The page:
The great Congressional horse race-picker Charlie Cook says President Obama should have paid more attention to the economy:
Honorable and intelligent people can disagree over the substance and details of what President Obama and congressional Democrats are trying to do on health care reform and climate change. But nearly a year after Obama's inauguration, judging by where the Democrats stand today, it's clear that they have made a colossal miscalculation.
The latest unemployment and housing numbers underscore the folly of their decision to pay so much attention to health care and climate change instead of focusing on the economy "like a laser beam," as President Clinton pledged to do during his 1992 campaign.
I see a couple massive flaws with this argument. First, Cook is correct that Obama could have freed more legislative time if he had ignored the health care and climate crises, but does not propose what Obama could have done with that time. After all, he passed his plan to rescue the financial industry. He passed a stimulus. The stimulus was far too small, but there's no evidence that devoting more time to the topic would have increased the willingness of moderate Senate Democrats to spend more on a stimulus.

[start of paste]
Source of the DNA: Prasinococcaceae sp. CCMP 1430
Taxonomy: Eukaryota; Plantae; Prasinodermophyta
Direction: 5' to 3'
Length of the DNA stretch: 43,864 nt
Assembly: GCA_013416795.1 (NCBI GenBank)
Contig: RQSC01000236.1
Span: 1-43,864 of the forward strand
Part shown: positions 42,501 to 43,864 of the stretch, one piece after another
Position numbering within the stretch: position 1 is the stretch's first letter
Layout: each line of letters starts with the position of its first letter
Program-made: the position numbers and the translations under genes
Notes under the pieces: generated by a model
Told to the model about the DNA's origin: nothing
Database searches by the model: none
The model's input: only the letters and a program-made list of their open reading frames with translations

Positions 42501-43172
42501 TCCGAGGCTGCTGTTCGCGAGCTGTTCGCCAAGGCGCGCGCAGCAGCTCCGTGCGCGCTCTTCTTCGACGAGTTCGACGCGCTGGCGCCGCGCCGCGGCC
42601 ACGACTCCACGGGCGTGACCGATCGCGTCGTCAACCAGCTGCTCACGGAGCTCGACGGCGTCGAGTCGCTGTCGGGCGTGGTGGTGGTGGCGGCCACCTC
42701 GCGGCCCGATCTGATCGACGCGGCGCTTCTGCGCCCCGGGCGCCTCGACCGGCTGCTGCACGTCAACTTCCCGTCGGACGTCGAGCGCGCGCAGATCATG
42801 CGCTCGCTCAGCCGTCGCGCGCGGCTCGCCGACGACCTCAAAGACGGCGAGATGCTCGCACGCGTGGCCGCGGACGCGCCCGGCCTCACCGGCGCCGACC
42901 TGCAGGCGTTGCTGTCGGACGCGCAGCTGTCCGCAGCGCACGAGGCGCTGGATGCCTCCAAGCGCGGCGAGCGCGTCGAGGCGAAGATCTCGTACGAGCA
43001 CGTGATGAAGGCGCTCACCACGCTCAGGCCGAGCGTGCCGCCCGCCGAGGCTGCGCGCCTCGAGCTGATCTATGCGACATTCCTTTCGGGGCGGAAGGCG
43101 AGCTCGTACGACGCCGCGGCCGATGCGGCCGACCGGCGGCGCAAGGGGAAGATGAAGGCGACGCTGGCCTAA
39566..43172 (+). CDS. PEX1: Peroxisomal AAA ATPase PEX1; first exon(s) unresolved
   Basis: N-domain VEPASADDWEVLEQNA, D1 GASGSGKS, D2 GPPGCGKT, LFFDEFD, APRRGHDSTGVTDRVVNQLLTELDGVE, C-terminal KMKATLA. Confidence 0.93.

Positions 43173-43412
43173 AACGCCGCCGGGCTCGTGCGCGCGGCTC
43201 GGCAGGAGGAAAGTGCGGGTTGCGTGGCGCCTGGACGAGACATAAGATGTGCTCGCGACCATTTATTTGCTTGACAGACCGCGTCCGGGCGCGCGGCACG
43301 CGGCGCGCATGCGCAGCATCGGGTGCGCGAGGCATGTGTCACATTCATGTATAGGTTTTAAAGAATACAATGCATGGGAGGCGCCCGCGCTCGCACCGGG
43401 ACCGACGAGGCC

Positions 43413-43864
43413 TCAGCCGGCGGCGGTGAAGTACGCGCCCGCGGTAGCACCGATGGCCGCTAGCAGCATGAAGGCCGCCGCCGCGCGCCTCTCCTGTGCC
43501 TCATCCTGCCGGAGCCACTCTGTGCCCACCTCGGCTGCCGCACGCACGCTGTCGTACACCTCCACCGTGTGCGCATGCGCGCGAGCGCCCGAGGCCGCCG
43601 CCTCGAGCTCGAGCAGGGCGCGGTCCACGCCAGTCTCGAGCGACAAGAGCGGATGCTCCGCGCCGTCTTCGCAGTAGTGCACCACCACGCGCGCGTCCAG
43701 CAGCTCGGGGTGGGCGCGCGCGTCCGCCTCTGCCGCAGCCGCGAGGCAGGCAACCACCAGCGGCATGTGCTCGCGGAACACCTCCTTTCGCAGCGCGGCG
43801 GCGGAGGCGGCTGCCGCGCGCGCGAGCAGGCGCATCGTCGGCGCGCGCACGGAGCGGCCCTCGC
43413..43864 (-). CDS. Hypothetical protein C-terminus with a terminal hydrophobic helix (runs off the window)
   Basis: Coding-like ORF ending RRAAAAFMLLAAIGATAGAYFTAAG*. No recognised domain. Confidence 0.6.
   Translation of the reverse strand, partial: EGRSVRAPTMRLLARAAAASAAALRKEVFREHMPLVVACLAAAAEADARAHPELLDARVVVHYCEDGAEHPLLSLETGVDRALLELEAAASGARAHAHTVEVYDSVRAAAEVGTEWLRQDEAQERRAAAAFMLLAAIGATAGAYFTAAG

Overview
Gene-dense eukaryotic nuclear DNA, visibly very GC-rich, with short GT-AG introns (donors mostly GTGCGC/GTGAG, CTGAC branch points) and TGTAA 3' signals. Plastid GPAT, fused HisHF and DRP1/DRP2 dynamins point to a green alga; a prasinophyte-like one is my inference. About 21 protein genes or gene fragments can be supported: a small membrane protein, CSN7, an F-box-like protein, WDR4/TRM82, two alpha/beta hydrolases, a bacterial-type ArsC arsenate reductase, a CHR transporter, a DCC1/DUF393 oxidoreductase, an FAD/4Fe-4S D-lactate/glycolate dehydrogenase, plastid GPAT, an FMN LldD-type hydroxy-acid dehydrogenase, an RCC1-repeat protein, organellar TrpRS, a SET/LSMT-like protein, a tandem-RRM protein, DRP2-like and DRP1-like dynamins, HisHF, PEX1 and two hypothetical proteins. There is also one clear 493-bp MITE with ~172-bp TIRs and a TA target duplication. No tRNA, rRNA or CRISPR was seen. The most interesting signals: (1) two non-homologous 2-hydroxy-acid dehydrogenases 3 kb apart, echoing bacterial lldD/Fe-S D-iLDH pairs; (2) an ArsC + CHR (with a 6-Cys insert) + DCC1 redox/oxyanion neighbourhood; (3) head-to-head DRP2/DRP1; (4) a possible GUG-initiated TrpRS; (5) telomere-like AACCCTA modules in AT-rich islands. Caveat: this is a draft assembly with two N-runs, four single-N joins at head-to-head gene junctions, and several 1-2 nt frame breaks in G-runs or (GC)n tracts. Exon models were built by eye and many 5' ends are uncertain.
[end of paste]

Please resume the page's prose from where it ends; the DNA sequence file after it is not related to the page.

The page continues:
There may well be some potential enactable economic legislation that Obama missed the chance to propose due to health care. But isn't it strange that Cook fails to mention a single example?
Second, Cook seems to take for granted the premise that maximizing popularity and preserving as many Congressional seats as possible ought to be the sole goal of a political party. But even if Cook was correct that the health care fight detracted from opportunities to shore up the short-term economy, isn't there something to be said for trying to solve enormous long-term problems? It is striking to encounter a mind in which the most cynical assumption of political behavior is so deeply ingrained that it cannot imagine an alternative.